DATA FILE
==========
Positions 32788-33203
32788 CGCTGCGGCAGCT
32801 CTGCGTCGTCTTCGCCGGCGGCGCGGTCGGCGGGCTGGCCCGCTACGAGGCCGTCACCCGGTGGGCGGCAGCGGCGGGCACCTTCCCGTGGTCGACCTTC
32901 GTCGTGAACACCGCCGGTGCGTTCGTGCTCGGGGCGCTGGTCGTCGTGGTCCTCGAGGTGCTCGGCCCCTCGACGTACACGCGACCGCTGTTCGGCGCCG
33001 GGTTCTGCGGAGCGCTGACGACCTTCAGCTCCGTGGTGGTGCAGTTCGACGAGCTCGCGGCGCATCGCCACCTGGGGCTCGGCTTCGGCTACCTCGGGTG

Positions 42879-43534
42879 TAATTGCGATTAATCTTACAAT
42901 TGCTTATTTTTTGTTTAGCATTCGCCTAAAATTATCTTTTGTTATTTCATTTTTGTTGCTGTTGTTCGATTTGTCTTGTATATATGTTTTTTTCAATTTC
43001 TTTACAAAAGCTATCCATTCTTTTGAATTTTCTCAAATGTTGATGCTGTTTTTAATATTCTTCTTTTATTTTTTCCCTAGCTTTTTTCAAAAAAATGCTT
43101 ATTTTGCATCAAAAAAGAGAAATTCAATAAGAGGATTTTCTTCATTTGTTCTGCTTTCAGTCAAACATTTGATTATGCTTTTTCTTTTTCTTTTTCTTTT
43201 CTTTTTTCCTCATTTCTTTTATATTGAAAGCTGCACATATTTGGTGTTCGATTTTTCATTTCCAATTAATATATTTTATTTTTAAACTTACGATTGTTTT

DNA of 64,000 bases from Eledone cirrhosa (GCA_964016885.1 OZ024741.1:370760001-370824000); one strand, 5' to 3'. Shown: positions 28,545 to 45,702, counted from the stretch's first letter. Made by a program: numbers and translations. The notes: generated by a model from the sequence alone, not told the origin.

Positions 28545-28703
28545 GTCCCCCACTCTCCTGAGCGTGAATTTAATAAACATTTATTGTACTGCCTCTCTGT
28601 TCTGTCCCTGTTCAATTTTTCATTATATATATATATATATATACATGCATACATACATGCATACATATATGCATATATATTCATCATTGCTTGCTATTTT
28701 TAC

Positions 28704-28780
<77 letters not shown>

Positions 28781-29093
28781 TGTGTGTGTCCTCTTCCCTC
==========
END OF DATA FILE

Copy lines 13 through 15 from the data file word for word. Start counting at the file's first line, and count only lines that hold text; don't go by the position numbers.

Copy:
Positions 28545-28703
28545 GTCCCCCACTCTCCTGAGCGTGAATTTAATAAACATTTATTGTACTGCCTCTCTGT
28601 TCTGTCCCTGTTCAATTTTTCATTATATATATATATATATATACATGCATACATACATGCATACATATATGCATATATATTCATCATTGCTTGCTATTTT